Friday, December 23
In Mushrooms on the Moor, Frank Boreham (1871-1959) of Kent, England and best known in New Zealand, writes of Henry Drummond's disdain for "ready made clothes." This may seem anachronistic to those of us who know rarely anything else these days! Now, many of us have heard of Drummond as an evangelist during the days of Dwight Moody. But his predilection toward well-fitted clothing is just one other aspect of this man of God. Boreham, in his manner, utilizes this very real issue in Drummond's life as an appropriate allegory for the way in which we Christians proclaim or live out the Gospel. In our day, one way to describe this tendency would be with the term "pigeon-holing," or "forcing one into a box," or "cookie-cutter Christians." No two born-again believers will be just alike in the manner in which they absorb or display the truth of the Gospel. Assuredly, the Gospel itself is not, as they say, "up for grabs." Oh, no. Truth remains unchanging. However, there are as many ways in which we may "grow up into Christ in all things" as there are believers. At least that is how I take Boreham's thesis.
What is the point? The "ready-made" mentality affects us in various ways. For example, it prevents mission agencies from falling prey to the tendency of colonialization, the practice of forcing upon a native population the moors of the sending country. As Drummond would aver, no two men are built the same, thus neither should their clothing be the same. Tailors must have loved this man! But another more common example of this problem is found in the philosophy called legalism. We may not perceive it a philosophy, but it certainly projects itself in such a manner. Legalistic people in legalistic churches often hold to good doctrine, but they lead the way in the selling of "ready made clothes." They expect everyone to sort of look the same, and talk and act the same. One's orthodoxy is judged by the individual's adherence to a commonly held set of standards, standards mind you that are not delineated in Scripture.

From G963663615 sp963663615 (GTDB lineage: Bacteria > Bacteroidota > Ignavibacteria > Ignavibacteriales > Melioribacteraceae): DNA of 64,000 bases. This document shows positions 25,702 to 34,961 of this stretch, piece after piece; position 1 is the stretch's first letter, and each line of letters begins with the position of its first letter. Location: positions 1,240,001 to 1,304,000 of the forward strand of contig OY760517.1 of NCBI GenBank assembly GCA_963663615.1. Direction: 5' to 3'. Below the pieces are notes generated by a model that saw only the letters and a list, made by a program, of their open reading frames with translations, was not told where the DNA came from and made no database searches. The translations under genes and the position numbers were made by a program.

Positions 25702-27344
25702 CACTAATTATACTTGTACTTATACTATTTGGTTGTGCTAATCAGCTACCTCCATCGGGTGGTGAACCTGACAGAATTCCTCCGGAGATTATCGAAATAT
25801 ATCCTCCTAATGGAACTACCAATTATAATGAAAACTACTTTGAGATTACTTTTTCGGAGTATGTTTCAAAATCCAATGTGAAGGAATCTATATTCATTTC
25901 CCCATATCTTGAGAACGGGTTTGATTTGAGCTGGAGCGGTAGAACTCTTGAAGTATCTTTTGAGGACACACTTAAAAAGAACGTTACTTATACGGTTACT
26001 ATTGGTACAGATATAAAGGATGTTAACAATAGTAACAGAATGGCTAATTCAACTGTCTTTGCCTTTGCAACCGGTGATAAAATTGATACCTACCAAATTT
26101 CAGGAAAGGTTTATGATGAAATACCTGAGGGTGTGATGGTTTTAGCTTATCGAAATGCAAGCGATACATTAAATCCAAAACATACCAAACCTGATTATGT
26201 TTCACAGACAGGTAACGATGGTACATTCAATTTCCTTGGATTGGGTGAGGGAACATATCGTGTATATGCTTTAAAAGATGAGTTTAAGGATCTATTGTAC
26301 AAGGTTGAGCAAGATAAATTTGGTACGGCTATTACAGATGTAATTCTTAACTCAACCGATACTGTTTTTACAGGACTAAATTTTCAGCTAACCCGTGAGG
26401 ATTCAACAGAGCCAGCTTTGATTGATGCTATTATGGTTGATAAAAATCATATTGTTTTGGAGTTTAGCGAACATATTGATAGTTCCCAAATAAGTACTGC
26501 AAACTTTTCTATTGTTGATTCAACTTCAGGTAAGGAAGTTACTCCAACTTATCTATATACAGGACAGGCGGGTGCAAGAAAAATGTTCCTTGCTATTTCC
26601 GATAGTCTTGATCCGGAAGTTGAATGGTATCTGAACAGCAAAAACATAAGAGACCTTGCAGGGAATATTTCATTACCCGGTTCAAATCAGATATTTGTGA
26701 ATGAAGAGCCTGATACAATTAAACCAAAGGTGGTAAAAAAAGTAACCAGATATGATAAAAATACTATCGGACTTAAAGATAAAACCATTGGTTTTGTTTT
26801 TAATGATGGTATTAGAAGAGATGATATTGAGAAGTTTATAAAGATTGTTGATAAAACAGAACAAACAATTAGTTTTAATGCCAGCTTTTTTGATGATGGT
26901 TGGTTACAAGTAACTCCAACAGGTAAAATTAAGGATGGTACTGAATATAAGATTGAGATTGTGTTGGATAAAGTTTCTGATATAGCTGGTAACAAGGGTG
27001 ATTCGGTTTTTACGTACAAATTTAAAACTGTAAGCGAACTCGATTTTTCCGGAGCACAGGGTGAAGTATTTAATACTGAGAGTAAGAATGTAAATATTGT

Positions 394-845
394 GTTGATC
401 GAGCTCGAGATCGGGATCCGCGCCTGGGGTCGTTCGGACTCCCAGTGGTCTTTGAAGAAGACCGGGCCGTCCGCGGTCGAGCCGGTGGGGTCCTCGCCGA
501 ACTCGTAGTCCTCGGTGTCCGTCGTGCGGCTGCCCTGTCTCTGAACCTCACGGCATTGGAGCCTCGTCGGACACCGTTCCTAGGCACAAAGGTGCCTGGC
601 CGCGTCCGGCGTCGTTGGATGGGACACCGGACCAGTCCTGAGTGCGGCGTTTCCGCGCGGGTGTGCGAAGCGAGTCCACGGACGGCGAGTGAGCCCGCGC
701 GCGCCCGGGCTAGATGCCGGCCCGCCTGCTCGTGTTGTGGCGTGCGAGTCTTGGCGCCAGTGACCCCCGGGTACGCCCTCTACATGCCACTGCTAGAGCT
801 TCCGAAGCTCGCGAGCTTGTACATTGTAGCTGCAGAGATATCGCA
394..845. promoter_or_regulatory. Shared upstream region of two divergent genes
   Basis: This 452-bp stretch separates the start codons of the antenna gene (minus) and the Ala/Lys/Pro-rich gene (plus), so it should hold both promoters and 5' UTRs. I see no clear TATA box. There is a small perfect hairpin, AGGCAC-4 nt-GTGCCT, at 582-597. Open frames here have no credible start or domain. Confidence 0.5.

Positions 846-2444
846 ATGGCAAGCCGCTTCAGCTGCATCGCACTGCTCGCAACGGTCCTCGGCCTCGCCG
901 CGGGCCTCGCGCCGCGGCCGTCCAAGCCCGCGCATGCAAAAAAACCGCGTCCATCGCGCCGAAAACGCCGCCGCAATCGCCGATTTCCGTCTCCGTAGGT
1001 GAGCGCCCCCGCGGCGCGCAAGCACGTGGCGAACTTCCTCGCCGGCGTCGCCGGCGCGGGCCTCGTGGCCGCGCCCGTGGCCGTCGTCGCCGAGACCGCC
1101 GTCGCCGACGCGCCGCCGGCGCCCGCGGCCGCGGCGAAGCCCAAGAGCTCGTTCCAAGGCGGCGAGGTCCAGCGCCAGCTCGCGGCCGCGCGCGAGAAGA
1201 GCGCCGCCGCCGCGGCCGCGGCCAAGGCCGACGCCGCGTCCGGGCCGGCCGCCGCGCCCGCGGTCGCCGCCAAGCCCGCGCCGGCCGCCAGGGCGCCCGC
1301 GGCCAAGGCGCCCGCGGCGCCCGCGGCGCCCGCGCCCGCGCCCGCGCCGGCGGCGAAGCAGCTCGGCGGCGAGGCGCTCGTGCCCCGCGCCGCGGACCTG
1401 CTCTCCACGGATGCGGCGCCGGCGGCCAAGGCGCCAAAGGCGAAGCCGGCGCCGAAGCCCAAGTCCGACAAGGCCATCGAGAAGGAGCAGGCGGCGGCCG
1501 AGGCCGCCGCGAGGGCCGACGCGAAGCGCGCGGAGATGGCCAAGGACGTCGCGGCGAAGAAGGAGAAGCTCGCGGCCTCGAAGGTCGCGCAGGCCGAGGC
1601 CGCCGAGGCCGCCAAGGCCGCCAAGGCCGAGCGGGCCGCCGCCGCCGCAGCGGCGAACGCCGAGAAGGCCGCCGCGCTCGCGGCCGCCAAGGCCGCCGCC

For the individual such a mind-set is important too. It is not necessarily that they will set out to be different, per se. To pursue such may tend toward "ready-made" rebellion, a sort of "gang" mentality. There is a certain freedom in Christ that allows each to seek his own knowledge of God. No one can do that for me. In helping others find peace with Christ, or power through the Holy Spirit, it is most certainly the case that it cannot be sold in a can. The hart yearns for the water brook (Ps. 42), but each hart must drink for itself. When my daughter and her husband sat with me through premarital counseling, I felt compelled to help Rachel seek out her own faith. It's not that she tended to be a blind follower. Of course, I don't mean seek out a separate OBJECT of faith. No, that's Jesus Christ. But to seek it on her own and not because her Dad was a Pastor. During the week before our discussion, a term came to me. I don't know that it's been used before but I called what she needed, "original grace." Original grace simply put is God's reaching out to (in this case) Rachel in way separate from myself or my wife or her fiance. Granted, we are not alone in this world, nor unaffected by those with whom we consort all of our lives. We very much affect others. At some point, however, each must be convinced in his own right of the verities of Scripture. We as parents should so raise our children that that is their heritage. We, as Pastors, need to do as much for the people in our flock. No two are alike. Treat each as he deserves. Some are saved very young, and others out of a grossly sinful lifestyle. Only God really knows why it occurs this way. To each we proclaim, "Seek the Lord while He may be found."
That's enough for now. You get the point. God bless you richly throughout the days ahead!